Adaptive reuse isn’t the most understandable term. It sounds bureaucratic, but it’s an accurate description of a grand mission for more than two decades to preserve the classic buildings that help make Redlands a special place to live.

As Sherli Leonard explains in her story on page 13, the Redlands Conservancy was formed to lead this campaign. She is executive director and has been a regular contributor to the Community News since it was established three years ago.

Of course, the conservancy has expanded greatly since it was formed in 1994, particularly when it took over the historic Asistencia from the San Bernardino County Museum in 2018. It cares for Redlands’ extensive network of trails, manages the Land Trust that protects public property, operates the citrus preservation campaign and much more.

But adaptive reuse remains a major part of its mission. It’s website,, lists several historic buildings it has helped restore such as the Barton Villa next door to the Asistencia.

The city of Redlands bought the house in the 1990s. It had fallen into disrepair and was the victim of vandalism. The city wanted to tear it down. Conservancy board members spent their own money to evaluate the structure. Local preservationist Dr. Terry Vines, a dentist, purchased the building from the city and restored it.

It is now a wedding venue, as are many of other historic structures rescued by the conservancy, such as the Mitten Building and Mission Gables.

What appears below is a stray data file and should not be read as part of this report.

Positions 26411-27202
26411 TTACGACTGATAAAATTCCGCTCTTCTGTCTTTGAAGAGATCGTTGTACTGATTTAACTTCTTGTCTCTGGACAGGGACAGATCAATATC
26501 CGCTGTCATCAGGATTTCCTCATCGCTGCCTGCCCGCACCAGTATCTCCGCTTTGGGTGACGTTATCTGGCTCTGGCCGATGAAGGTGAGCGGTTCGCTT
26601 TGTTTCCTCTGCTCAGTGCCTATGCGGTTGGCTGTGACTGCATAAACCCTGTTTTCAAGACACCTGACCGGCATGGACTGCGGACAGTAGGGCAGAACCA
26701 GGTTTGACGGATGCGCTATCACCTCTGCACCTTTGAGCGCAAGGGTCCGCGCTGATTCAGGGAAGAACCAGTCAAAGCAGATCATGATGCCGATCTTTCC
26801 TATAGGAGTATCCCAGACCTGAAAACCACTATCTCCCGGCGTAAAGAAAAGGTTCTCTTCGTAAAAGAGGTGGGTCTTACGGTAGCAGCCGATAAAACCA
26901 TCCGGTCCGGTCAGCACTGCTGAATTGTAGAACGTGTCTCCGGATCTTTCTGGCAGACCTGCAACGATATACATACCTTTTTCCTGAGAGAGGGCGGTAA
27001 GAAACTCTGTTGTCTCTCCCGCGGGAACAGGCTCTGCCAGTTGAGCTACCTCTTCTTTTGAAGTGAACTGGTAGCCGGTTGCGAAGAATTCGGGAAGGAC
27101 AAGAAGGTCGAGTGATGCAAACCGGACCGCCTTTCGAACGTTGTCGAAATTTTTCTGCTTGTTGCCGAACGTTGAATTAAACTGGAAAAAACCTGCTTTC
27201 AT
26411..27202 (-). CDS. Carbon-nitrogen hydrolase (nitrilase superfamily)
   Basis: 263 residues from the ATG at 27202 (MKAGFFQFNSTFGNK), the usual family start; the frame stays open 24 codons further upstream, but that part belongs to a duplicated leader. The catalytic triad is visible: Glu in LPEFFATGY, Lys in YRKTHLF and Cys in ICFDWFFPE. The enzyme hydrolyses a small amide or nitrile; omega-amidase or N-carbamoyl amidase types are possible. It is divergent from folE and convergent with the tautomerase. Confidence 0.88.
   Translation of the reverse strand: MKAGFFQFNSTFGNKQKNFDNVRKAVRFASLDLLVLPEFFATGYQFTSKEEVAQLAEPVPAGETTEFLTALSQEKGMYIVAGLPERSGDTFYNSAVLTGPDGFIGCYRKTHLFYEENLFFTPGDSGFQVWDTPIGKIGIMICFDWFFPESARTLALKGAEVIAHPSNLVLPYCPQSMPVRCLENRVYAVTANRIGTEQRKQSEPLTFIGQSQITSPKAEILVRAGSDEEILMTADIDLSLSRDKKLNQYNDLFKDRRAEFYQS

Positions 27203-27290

Built as an apartment complex in 1893, Mission Gables was ideally situated next to the Redlands Bowl. The city owned it and had plans to turn it into a parking lot.

Not so fast, said the conservancy. Leaders convinced the city to make it an adaptive reuse project to provide bathrooms for thousands of people who attend the bowl every summer, offices for the music association and a rehearsal hall. It’s now a gem.

Finally, there’s the Mutual Orange Distributors packinghouse built in 1912. George Krikorian, former owner of the movie theater now known as the Studio Movie Grill, wanted to tear it down for new stores. Fortunately, that never happened.

Now Arteco Partners, a Pomona-based company that has restored several historic sites, plans to turn it into the Redlands Public Market with more than a dozen restaurants. It is ideally situated next to the Santa Fe Depot where the new train will start rolling later this year.

All these projects help Redlands remain the Jewel of the Inland Empire.